The Minneapolis Central Library is a five-story, 350,000-square-foot, glass-enclosed building containing geometrically designed shapes that fuse urban culture motifs with design elements reflecting Minnesota's natural features. Completed in 2006, the building was designed by Pelli Clarke Pelli Architects. The structure boasts a beautiful canopy roof with metal downward sloping "wings" clad with standing seam metal panels that projects over the south and east entrances of the building.
Equally impressive is the 18,500-square-foot "green" roof, which contains low-growing, sun- and drought-resistant ground cover.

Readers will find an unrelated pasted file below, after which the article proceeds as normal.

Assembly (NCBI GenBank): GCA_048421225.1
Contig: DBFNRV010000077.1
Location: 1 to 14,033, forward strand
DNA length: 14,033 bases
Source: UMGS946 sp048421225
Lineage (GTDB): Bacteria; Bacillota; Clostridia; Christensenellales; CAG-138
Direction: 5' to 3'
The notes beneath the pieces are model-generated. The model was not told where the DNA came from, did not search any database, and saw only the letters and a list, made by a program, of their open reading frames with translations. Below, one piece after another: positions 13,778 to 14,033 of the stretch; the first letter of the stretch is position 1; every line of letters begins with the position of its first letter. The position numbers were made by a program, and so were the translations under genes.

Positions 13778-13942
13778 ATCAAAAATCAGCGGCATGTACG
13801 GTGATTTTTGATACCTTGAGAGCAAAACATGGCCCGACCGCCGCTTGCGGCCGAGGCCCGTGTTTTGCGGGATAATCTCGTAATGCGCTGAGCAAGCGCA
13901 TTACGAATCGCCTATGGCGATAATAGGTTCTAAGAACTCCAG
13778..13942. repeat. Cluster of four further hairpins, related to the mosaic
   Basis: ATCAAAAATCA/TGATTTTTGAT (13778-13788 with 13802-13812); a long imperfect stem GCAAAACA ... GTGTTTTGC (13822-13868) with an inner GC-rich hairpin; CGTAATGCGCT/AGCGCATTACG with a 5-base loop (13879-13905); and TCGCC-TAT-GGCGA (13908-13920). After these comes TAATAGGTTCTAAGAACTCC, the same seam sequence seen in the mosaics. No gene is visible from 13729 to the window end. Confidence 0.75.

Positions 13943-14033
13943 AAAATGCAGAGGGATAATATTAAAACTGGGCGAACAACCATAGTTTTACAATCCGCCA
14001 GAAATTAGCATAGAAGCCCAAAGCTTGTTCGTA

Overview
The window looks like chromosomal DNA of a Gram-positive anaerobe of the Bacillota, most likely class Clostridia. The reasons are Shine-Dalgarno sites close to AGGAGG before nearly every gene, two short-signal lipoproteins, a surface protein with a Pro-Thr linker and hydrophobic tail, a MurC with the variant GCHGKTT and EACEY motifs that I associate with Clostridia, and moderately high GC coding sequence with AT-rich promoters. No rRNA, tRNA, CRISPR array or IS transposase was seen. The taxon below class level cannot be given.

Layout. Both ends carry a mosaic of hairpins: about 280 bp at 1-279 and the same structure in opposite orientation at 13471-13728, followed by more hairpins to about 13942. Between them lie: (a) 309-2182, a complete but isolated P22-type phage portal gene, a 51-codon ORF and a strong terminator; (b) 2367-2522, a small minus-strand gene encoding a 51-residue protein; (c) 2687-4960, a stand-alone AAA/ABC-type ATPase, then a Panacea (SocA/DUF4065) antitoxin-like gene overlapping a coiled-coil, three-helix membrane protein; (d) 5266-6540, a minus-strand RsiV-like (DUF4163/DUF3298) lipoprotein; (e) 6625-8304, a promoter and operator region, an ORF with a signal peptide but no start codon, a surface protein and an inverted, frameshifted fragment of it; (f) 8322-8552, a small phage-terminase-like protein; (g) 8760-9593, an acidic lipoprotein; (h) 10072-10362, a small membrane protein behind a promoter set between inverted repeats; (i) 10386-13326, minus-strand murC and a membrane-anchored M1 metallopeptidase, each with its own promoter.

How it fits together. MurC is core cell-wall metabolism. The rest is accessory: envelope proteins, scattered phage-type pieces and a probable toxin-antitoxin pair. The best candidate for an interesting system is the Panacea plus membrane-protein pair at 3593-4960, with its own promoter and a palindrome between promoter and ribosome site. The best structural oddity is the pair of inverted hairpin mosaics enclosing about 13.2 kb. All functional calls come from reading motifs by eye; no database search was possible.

WJE completed field work and water testing to evaluate the water tightness of the existing gutter assembly. WJE's water testing isolated suspect details including cracked soldered gutter seams and joints not designed to withstand a submerged condition during ice damming or standing water. Water leakage testing induced leakage at multiple test locations within minutes and produced water seepage in quantities and at locations in accordance with the reported icicle formation. The proposed repair design focused on the built-in gutters constructed along the south edge of the wing roofs. The proposed repair included building up the outboard edge of the gutters to prevent the snow and ice from reaching the roof edge where it would melt, run over the edge, and refreeze on the soffit.